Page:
As NEI’s anterior segment surgeon and later as part of the institute’s consult services section, he established cataract and corneal surgery at NEI and performed hundreds of eye surgeries under various NIH protocols.

In collaboration with NASA physicist Rafat Ansari, Datiles co-developed a special clinical device based on a quasi-elastic light-scattering technique and used it to show that oxidation-caused loss of a lens protein, alpha-crystallin, a molecular chaperone, leads to the formation of human age-related cataracts. This finding will help hasten the develop­ment of non-surgical anti-cataract drug treatment.

Datiles also helped care for hundreds of NCI and NHLBI cancer patients who received stem cell transplants. He led a clinical trial of blood serum eye drops for patients who developed severe dry eye as a consequence of therapy.

Datiles published more than 100 peer-reviewed papers and received awards from the American Academy of Ophthalmology, Johns Hopkins University, NEI, NIH, HHS and the Catholic Archdiocese of Washington, D.C.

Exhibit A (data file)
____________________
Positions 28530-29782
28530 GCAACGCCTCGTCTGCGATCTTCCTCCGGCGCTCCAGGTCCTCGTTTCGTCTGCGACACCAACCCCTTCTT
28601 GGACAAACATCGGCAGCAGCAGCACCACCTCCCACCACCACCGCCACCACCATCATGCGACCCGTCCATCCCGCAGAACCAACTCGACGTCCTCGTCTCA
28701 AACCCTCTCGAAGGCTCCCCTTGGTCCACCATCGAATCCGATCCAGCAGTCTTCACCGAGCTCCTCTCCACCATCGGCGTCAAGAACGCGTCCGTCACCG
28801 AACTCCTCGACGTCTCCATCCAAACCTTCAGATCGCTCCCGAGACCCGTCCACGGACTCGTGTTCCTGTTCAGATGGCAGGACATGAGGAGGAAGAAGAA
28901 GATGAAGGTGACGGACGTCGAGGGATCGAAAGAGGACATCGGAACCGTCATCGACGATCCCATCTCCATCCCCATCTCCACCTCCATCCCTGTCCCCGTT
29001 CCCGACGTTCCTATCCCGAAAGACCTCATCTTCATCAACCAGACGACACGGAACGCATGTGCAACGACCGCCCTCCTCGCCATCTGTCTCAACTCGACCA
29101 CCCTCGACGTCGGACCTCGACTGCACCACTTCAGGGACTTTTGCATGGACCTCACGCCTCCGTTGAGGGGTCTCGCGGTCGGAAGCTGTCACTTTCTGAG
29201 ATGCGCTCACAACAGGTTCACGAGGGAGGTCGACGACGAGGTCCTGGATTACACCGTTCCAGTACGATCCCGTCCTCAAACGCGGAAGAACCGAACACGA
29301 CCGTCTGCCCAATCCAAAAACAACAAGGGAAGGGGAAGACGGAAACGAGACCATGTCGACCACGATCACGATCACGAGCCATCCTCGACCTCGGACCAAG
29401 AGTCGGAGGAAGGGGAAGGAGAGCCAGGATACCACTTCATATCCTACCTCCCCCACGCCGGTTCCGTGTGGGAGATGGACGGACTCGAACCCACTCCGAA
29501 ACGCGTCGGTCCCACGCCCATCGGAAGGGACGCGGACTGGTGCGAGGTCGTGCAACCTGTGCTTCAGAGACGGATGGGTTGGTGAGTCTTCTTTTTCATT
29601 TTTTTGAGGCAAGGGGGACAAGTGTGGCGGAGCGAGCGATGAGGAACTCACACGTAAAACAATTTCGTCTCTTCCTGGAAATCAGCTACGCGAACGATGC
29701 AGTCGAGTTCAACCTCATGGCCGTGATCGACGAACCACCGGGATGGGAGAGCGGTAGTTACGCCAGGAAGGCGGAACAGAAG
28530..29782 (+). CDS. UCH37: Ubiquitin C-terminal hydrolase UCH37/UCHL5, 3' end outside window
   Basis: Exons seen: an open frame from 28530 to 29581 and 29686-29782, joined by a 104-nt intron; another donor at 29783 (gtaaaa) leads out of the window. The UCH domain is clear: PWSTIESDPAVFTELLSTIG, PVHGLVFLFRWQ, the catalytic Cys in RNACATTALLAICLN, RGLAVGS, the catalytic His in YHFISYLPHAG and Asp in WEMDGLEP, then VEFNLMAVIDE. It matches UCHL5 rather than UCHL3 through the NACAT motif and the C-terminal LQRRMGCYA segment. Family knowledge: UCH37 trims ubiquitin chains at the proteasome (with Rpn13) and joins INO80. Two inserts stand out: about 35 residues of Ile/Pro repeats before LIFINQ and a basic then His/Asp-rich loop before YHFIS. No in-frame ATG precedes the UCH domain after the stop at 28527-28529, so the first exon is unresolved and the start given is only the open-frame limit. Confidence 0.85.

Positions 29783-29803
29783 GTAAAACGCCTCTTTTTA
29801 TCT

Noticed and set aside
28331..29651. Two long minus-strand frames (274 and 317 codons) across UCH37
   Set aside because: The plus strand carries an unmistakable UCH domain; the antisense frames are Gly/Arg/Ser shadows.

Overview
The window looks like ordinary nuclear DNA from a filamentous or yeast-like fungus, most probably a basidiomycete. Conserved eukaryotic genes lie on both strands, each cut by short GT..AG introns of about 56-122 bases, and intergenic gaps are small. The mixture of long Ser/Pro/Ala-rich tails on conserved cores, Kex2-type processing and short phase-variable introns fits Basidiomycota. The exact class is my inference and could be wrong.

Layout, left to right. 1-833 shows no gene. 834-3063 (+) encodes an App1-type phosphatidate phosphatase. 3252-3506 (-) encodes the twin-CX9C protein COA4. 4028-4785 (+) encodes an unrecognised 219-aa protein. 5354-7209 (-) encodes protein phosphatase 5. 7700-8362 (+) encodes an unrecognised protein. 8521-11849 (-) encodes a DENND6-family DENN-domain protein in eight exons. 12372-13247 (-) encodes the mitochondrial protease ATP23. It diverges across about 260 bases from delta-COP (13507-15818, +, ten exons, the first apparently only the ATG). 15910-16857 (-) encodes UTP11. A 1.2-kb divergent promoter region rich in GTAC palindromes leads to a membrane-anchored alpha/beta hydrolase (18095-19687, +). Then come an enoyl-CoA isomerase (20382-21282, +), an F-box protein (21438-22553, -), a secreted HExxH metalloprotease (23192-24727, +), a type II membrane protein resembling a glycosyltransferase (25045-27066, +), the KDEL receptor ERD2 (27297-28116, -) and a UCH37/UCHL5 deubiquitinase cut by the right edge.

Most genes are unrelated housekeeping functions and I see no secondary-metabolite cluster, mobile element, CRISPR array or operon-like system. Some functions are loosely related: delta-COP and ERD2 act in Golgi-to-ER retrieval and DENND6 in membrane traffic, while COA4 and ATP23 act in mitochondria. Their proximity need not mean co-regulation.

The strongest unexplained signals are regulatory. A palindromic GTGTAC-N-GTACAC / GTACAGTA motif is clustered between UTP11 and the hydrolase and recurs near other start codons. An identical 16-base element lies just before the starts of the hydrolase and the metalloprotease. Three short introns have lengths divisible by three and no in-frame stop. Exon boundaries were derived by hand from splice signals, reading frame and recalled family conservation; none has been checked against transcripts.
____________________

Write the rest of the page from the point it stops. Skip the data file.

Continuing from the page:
Datiles plans to continue working at NEI as a special volunteer and NIH IRB member, teach at Johns Hopkins School of Medicine, where he is an adjunct associate professor, and dedicate more time to church, family, music and the arts.

NEIís Hikosaka Receives Neuroscience Prize

Dr. Okihide Hikosaka
Dr. Okihide Hikosaka

PHOTO: LESLEY EARL

Dr. Okihide Hikosaka, senior investigator in the Laboratory of Sensorimotor Research at the National Eye Institute, is a recipient of the 2018 Gruber Prize in Neuroscience. The prize is awarded each year by the Gruber Foundation to a scientist or scientists whose work has significantly impacted the neurosci­ence field. The prize was presented at a ceremony on Nov. 4 during the annual meeting of the Society for Neuroscience.